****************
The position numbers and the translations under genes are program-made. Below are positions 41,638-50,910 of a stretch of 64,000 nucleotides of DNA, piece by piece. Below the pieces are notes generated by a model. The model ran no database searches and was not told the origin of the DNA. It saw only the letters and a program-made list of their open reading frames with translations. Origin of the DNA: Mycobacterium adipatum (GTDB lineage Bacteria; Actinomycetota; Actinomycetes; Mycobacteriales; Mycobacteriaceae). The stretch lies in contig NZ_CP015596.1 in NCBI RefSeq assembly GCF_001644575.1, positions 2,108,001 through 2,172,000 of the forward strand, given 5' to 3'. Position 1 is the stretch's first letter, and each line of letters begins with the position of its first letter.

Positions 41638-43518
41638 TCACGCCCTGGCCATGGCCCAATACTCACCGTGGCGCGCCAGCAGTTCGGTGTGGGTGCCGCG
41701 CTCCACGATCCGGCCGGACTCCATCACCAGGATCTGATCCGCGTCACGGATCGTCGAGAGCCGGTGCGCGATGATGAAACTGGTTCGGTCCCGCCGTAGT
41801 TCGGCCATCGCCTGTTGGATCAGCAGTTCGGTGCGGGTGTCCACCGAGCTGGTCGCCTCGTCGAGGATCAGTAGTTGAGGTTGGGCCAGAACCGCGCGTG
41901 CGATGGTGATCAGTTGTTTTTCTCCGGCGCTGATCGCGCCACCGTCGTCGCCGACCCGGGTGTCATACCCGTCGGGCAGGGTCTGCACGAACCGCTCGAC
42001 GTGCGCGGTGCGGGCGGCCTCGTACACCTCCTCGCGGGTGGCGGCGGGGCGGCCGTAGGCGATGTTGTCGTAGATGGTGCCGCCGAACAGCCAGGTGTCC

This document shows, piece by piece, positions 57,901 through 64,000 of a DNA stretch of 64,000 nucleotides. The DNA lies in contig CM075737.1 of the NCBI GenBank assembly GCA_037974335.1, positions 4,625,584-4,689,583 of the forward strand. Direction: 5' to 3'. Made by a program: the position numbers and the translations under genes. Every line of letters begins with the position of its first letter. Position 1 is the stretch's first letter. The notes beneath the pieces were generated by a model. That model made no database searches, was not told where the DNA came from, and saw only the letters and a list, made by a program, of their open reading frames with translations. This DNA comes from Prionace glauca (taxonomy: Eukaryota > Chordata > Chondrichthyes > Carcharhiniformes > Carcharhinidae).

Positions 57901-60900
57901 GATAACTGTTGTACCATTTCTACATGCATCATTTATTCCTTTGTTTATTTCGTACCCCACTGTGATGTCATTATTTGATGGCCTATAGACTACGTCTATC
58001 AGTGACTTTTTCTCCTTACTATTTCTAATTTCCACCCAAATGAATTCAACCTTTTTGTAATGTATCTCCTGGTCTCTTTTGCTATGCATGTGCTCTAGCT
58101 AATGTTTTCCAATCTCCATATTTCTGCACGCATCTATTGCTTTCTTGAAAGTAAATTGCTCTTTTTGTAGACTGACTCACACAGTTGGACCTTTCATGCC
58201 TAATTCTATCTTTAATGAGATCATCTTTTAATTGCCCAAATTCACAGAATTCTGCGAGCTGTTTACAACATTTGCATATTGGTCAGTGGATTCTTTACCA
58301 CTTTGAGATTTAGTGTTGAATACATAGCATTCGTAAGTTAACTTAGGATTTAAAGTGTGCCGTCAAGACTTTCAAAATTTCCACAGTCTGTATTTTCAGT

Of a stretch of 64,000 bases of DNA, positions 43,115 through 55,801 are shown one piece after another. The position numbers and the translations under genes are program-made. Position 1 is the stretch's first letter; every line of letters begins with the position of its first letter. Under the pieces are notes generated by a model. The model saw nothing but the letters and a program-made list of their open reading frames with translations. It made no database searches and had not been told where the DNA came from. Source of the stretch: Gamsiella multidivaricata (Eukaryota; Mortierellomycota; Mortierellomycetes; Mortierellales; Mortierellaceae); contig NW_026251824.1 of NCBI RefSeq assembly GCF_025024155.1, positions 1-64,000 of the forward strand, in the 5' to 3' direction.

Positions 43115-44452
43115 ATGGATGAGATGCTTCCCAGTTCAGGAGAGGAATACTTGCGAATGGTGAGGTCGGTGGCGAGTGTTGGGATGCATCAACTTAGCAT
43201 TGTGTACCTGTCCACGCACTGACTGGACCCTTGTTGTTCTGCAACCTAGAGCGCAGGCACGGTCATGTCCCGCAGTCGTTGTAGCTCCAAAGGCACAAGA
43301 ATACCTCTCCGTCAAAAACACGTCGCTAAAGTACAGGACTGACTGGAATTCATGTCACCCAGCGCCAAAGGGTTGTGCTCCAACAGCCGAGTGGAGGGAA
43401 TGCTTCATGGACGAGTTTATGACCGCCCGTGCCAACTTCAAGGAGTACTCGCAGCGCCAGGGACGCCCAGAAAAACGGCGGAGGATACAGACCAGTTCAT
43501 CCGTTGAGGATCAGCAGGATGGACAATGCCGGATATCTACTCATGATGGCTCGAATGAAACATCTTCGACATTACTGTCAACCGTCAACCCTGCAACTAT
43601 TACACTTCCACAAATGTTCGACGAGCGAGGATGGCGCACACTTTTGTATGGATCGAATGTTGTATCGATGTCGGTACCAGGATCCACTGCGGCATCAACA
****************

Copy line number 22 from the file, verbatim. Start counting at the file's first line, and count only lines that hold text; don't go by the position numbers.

43601 TACACTTCCACAAATGTTCGACGAGCGAGGATGGCGCACACTTTTGTATGGATCGAATGTTGTATCGATGTCGGTACCAGGATCCACTGCGGCATCAACA